> instead. Yet, since most games require 52 cards, these people were
> thought to be stupid or dumb because they weren’t ‘playing with a full
> deck.’
>
> *******
>
> Early politicians required feedback from the public to determine what
> the people considered important. Since there were no telephones, TV’s
> or radios, the politicians sent their assistants to local taverns,
> pubs, and bars. They were told to ‘go sip some ale’ and listen to
> people’s conversations and political concerns.. Many assistants were
> dispatched at different times. ‘You go sip here’ and ‘You go sip
> there.’ The two words ‘go sip’ were eventually combined when referring
> to the local opinion and, thus we have the term ‘gossip.’
>
> *******
> At local taverns, pubs, and bars, people drank from pint and
> quart-sized containers. A bar maid’s job was to keep an eye on the
> customers and keep the drinks coming. She had to pay close attention
> and remember who was drinking in ‘pints’ and who was drinking in
> ‘quarts,’ hence the term minding your ‘P’s and ‘Q’s
>
> *******
> One more and betting you didn’t know this!
>
> In the heyday of sailing ships, all war ships and many freighters
> carried iron cannons. Those cannons fired round iron cannon balls. It
> was necessary to keep a good supply near the cannon. However, how to
> prevent them from rolling about the deck? The best storage method
> devised was a square-based pyramid with one ball on top, resting on
> four resting on nine, which rested on sixteen. Thus, a supply of 30
> cannon balls could be stacked in a small area right next to the cannon.
> There was only one problem…how to prevent the bottom layer from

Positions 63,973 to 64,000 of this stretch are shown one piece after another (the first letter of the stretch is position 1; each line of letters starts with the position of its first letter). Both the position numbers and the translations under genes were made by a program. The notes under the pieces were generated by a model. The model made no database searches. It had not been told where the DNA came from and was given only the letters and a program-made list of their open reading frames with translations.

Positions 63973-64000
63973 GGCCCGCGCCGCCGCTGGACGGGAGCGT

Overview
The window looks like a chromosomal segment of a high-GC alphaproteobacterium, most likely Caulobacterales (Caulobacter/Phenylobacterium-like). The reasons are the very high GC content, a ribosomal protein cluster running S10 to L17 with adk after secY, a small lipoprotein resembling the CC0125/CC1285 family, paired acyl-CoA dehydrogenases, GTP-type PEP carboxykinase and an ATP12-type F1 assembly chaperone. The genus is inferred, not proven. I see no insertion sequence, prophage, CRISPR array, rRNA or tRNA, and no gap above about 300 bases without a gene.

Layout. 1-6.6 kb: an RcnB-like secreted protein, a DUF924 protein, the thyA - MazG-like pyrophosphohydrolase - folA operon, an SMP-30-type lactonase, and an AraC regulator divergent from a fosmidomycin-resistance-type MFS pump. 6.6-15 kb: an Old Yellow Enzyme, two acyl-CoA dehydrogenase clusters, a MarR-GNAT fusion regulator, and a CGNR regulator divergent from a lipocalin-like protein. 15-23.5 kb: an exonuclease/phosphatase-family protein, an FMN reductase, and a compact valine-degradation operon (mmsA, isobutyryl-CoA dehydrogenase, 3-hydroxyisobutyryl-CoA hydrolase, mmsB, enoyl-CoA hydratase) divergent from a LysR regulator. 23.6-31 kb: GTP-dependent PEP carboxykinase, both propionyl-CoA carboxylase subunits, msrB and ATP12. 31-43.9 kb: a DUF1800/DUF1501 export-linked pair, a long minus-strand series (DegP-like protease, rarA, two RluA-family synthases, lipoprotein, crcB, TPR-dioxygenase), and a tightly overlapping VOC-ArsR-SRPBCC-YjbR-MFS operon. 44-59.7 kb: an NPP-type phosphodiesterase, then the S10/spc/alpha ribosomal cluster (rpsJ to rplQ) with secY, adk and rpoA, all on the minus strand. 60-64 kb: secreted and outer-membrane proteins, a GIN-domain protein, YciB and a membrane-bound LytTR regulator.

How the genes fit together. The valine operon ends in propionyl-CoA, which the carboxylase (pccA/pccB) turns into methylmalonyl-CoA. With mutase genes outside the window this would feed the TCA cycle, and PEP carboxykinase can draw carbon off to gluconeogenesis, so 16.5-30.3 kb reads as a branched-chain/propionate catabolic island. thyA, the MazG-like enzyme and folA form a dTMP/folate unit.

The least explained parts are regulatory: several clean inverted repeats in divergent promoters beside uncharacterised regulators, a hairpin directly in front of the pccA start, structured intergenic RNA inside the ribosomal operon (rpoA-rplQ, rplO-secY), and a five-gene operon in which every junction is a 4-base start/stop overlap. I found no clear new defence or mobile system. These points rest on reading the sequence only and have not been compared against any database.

> sliding or rolling from under the others. The solution was a metal
> plate called a ‘Monkey’ with 16 round indentations.
>
> However, if this plate were made of iron, the iron balls would quickly
> rust to it. The solution to the rusting problem was to make ‘Brass
> Monkeys.’ Few landlubbers realize that brass contracts much more and
> much faster than iron when chilled.
>
> Consequently, when the temperature dropped too far, the brass
> indentations would shrink so much that the iron cannonballs would come
> right off the monkey. Thus, it was quite literally, ‘Cold enough to
> freeze the balls off a brass monkey.’ (All this time, you thought that
> was an improper expression, didn’t you.)


gulp  gulp
>

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Posted: 08 March 2011 09:40 PM   [ Ignore ]   [ # 1 ]
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These sounds suspiciously like folk tales made up after the fact to fit the sayings. I’m not buying.

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Posted: 09 March 2011 04:40 AM   [ Ignore ]   [ # 2 ]
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Enjoyed your post, Gary.  Those were great fascinating.  Do you have a source, or have you gathered those?
I can imagine there’s truth to most of them.  I’ve always been fascinated by how the language of trades became part of regular speech.

Blacksmithing: